Production Archive
Scarlet Harlets

The Scarlet Theatre Company was founded in 1981. Formed as a company of three women performers, Scarlet Harlets, provided a space for female practitioners to determine their own work, away from the hierarchies of traditional theatre practice, in which women's roles were circumscribed and often stereotyped. The company was formed as a feminist theatre group, whose work was overtly political.

Scarlet Harlets devised and produced its own work, and in the early days the style was highly physical, even acrobatic. Humour was a central and powerful motif.

Scarlet's first show We Who Are The Beautiful (1981) drew parallels between the massacre of 9 million women as 'witches' in the 16th and 17th centuries and the contemporary incarceration of women in mental institutions as a means of social control. "A fine example of the imaginative, free-spirited theatre" City Limits

Out of Bounds made in 1982 used a dynamic mixture of mime, mask, music and storytelling to explore friendships and taboos. The same recipe was put to exhilarating effect to explore the subject of rape in Broken Circle (1983-4). The show was both sensitive and entertaining.

“Circus-cum-theatre-cum-cabaret” (Time Out) continued to mark out Scarlet Harlets as a versatile and innovative company when it launched its fourth show Toe on the Line in 1985. The production’s highly personal material managed to touch on every woman's experience of the perils of relationships.

The company's style began to change in 1986. Although its work was still physical and visual, the devised script in 80 Day Soul played a bigger part than had previously been the case. The play examined a woman's feelings before having an abortion and was met with critical acclaim, “a gripping new play” Time Out.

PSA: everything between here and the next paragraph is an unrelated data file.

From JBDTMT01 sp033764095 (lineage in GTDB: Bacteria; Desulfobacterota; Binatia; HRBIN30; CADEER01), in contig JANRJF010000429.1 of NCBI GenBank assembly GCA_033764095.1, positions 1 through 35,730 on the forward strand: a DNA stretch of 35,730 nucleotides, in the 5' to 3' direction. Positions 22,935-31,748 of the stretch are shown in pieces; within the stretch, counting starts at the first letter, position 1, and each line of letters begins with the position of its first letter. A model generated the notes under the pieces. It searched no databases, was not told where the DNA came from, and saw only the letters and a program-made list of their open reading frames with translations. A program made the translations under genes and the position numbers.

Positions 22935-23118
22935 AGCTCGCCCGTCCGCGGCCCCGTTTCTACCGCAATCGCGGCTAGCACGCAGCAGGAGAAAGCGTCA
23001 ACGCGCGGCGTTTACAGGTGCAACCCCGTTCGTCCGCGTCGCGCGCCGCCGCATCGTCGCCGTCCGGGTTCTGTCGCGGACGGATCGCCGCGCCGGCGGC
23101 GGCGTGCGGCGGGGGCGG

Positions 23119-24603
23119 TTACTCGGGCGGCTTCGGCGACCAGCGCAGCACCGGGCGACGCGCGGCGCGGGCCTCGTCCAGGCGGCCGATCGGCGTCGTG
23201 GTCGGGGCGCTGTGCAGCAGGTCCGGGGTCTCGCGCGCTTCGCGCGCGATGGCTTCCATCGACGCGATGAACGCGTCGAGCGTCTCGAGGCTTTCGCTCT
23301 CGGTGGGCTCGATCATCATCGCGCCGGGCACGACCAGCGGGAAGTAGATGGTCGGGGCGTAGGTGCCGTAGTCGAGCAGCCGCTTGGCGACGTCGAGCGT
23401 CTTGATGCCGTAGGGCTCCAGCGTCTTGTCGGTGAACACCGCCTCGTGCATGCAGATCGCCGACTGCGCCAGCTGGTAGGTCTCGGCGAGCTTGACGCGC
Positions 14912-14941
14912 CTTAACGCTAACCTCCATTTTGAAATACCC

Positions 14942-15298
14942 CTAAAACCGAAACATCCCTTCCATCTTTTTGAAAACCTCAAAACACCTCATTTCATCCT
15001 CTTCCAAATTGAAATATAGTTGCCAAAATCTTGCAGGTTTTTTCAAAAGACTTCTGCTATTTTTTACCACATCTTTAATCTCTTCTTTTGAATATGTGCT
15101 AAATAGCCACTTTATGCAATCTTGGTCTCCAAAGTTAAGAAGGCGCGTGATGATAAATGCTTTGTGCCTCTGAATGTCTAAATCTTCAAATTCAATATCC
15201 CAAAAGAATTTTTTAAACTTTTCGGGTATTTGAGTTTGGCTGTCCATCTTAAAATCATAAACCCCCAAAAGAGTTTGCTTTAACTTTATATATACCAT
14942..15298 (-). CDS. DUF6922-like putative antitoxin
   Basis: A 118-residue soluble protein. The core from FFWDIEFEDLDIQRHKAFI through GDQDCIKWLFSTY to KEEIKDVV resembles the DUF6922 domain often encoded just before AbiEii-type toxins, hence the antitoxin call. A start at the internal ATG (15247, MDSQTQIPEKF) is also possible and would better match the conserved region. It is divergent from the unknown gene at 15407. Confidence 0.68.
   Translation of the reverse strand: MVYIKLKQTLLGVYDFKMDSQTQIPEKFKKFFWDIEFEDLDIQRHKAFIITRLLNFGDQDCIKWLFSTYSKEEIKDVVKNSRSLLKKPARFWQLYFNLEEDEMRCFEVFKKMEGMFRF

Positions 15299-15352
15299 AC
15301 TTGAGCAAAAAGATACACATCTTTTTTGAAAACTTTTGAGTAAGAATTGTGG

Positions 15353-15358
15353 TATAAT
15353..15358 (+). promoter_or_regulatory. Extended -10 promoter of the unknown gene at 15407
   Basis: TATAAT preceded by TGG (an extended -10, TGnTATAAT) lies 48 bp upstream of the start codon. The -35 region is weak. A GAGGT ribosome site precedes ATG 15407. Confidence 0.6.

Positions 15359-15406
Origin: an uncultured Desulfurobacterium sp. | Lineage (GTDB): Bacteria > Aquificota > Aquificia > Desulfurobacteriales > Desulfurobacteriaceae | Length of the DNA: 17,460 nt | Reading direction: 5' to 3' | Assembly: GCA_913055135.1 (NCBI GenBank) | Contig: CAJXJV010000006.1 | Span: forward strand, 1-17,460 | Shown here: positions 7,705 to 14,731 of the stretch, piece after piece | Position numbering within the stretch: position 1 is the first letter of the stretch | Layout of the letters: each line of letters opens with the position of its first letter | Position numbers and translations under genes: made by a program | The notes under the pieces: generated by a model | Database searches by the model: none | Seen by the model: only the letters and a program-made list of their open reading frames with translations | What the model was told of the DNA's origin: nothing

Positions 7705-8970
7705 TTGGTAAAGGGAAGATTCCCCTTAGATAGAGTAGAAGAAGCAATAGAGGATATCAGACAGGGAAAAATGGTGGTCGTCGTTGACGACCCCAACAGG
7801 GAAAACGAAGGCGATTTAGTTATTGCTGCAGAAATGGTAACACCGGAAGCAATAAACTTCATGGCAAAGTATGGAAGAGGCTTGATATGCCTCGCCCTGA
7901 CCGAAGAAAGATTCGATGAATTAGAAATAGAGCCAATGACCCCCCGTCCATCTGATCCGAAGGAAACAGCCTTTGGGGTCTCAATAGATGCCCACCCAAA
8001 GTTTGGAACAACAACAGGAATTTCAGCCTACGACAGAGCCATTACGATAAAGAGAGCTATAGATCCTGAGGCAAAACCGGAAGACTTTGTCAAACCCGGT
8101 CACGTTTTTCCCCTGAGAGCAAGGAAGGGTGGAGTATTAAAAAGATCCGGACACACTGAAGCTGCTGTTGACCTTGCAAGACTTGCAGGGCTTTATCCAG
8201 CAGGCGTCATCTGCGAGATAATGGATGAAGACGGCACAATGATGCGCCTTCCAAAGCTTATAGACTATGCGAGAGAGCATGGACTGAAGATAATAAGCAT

It was with Appetite of the Heart, in 1987, however that Scarlet Harlets placed itself within the canon of experimental theatre. The company explored the nature of eroticism, through a collage of texture, colour, movement, light and sound. Interpreted by some as a form of performance art, Appetite of the Heart raised the company's profile, receiving excellent reviews in both The Independent, The Guardian and Time Out ,“If you like imaginative theatre, these are your women.”

In 1987, Scarlet Harlets’ work was defined by a continued commitment to experimentation with the language of performance. Poetry, pictures and text were given equal weight in its devised shows, and humour was seen as a powerful device for revealing hidden truths. At this stage the subjects chosen for shows began to be of universal interest, although seen from a female perspective. Scarlet Harlets continued to change perceptions and challenge taboos through its work.